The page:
1. Virtually every couple has one who is more risk averse and one who is more of a risk taker. Ideally, they find a balance. By the same token, organizations like EO have been built because it’s very difficult for the risk takers to be able to be completely transparent with most of the people they know because most of the people they know don’t understand what it’s like to be an entrepreneur.
  2. I made some changes to how I manage our money. I could be better at this. Generally, I use Mint to keep track of all my income and expenses and categorize everything so I know where it is all going.

I begin by budgeting the non-negotiables- house payment, insurance, charitable giving, education, etc.

Then I estimate what will be left over. As an entrepreneur, though, I never know with certainty what my income will be from one month to the next. With this book launch, plus investing in another start-up, I am back at the point of taking on a debt vehicle and so technically cash is tight again.

We have pulled back on some of the negotiables. We also have work-aged kids who know if they want something beyond a necessity, they have to earn the money to get it.

  1. We have an unwritten rule that if one of us is going to make a major purchase we need to speak with the other one. But neither of us has a final say. We can both trump the other in a sense if we think it’s the right thing to purchase. I take care of the finances in general because I am more detail-oriented.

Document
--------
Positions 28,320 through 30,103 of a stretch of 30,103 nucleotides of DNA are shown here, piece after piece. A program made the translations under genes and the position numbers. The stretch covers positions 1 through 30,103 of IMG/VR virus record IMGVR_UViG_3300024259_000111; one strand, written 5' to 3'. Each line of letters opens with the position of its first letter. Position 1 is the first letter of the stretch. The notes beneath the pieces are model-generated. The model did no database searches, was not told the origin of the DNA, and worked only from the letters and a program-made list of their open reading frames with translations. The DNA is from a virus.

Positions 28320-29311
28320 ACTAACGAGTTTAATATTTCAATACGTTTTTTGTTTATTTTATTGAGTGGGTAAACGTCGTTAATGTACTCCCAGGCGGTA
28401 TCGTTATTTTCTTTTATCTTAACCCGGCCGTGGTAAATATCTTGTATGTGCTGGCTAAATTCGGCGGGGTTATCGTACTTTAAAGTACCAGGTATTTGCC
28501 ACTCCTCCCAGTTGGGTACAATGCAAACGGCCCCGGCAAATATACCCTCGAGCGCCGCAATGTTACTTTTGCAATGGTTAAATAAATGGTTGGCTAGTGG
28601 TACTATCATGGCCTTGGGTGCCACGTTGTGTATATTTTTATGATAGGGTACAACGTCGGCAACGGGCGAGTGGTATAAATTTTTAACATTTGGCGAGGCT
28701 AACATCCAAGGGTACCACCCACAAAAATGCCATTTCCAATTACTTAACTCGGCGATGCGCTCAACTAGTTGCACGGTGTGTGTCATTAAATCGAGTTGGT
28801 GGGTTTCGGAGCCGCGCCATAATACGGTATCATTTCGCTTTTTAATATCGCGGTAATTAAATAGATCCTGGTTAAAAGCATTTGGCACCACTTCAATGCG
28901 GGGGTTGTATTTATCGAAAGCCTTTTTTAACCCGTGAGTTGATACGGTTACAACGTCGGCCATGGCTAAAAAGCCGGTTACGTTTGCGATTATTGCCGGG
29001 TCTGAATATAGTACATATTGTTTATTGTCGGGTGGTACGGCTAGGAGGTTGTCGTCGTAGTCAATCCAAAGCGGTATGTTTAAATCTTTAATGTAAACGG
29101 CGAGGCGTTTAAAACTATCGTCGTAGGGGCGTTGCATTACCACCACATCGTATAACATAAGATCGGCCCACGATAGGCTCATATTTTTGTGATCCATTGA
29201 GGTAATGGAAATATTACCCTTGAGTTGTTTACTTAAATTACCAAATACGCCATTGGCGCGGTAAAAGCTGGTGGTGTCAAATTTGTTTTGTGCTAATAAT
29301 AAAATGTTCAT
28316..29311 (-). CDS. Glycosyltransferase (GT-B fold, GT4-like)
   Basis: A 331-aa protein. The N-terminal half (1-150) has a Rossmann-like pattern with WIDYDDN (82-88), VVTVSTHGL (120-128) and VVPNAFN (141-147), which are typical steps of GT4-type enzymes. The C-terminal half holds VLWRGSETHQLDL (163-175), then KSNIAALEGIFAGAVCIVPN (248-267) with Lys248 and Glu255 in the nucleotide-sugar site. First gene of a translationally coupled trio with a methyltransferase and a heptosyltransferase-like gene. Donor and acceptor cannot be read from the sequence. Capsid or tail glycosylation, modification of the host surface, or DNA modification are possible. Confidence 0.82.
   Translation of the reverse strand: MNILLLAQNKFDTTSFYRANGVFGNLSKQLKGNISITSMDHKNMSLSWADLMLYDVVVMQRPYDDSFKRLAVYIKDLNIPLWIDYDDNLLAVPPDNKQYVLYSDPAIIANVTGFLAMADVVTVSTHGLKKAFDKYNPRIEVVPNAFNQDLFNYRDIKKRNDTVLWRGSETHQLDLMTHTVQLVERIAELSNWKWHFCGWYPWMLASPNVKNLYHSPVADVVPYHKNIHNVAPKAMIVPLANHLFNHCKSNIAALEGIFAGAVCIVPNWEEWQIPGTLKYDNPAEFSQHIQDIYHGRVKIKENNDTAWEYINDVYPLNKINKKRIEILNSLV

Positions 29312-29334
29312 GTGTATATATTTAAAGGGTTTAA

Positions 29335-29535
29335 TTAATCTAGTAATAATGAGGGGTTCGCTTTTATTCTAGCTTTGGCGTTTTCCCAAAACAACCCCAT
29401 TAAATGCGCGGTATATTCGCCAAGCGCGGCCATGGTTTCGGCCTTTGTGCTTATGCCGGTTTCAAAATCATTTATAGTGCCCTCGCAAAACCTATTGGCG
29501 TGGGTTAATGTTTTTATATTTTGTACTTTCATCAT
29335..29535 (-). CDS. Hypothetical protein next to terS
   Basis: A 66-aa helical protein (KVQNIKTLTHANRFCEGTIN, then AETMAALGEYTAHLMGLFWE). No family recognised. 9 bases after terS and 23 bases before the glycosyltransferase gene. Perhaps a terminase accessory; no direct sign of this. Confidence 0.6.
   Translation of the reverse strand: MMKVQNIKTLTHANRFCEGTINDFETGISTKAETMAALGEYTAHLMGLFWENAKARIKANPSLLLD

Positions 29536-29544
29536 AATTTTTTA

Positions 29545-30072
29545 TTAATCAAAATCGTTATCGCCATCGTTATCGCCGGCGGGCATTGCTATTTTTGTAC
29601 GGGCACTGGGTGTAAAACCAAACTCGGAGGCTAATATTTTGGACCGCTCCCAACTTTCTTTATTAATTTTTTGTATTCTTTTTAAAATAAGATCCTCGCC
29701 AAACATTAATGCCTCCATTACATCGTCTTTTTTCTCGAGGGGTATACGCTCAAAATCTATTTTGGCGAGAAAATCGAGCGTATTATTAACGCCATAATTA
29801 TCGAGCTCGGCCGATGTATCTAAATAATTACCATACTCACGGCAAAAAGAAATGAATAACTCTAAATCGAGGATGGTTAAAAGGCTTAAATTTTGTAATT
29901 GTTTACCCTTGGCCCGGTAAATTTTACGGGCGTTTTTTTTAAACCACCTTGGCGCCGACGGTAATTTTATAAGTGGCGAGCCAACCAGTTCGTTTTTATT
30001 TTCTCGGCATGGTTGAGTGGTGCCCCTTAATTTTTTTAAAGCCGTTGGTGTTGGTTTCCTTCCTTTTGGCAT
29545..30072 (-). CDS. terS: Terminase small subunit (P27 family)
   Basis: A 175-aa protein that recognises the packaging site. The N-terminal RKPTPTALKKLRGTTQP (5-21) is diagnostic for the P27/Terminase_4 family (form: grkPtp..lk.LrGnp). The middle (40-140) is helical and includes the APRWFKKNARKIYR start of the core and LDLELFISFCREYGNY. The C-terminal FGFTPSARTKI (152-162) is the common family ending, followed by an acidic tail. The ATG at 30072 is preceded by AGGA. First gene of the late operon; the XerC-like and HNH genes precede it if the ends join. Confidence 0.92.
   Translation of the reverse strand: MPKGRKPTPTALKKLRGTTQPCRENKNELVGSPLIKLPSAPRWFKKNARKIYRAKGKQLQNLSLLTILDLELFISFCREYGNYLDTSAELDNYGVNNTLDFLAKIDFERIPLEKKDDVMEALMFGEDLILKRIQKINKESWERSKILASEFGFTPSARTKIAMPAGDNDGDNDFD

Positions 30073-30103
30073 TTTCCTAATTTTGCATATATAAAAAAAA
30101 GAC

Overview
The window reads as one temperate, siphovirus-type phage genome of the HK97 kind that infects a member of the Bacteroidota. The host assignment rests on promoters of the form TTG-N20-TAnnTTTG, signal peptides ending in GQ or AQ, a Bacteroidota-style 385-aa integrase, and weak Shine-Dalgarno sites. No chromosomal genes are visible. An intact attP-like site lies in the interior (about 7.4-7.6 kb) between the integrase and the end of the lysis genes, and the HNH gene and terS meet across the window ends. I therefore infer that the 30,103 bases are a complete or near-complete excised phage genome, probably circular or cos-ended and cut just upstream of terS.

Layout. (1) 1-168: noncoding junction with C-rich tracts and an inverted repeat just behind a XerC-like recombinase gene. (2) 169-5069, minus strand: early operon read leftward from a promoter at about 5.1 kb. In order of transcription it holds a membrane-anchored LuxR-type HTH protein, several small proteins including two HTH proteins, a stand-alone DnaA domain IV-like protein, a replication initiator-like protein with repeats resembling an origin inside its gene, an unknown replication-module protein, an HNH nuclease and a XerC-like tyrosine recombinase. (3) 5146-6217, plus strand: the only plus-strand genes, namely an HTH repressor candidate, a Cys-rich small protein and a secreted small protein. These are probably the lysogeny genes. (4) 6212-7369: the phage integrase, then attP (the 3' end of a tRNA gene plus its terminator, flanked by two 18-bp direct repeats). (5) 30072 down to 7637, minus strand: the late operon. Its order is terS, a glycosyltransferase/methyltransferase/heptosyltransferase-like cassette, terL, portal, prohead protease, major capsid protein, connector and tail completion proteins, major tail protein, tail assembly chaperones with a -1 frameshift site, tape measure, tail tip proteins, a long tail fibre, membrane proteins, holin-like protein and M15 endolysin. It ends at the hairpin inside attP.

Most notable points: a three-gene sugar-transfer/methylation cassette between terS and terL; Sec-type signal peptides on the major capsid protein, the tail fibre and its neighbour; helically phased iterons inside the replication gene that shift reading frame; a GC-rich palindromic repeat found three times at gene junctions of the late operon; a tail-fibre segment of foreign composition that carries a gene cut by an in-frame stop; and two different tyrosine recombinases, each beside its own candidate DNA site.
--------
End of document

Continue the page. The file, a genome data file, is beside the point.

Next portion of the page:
I can’t remember the last time we were not on the same page about a significant purchase. I believe if you are open with your spouse and you have regular conversations about money and finances, you will usually be working toward the same goals, and therefore, you won’t have a lot of situations where one makes a financial decision the other does not support.

My assistant and her husband have a pretty simple rule: If a purchase is something out of the norm and it is over $100 (other than groceries), they have to check with the other person before just going for it. So he might need a tool for a repair at the house, but it’s $120.

She is the detail person, so she runs the finances in their home. He will call and tell her what he needs and why, and of course he’s not suggesting anything wild and ridiculous, so as long as the budget is there, it’s a go. However, if they are at a stalemate, she goes with his decision as the leader of the family.

I also fall in line with a lot of Dave Ramsey’s thoughts.

If you’re in a position where you are being swallowed by debt, I highly recommend following his Baby Steps program to get out of debt.

Debt will swallow you alive and the number one thing married couples argue about is finances, so do yourselves a favor and get on the same page about that.

Rethink Happy coverHe also has a tool called everydollar that can really help you budget, and it’s free!

Who is Doug? Doug Kisgen is an author, entrepreneur and personality expert. His primary work? Raising his five kids with his wife of 20+ years in the hill country of Texas. For ways to put these ideas into practice, check out Doug’s book, Rethink Happy: An Entrepreneur’s Journey Toward Authentic Joy, available now as an e-book or in paperback!

Leave a Reply

Your email address will not be published. Required fields are marked *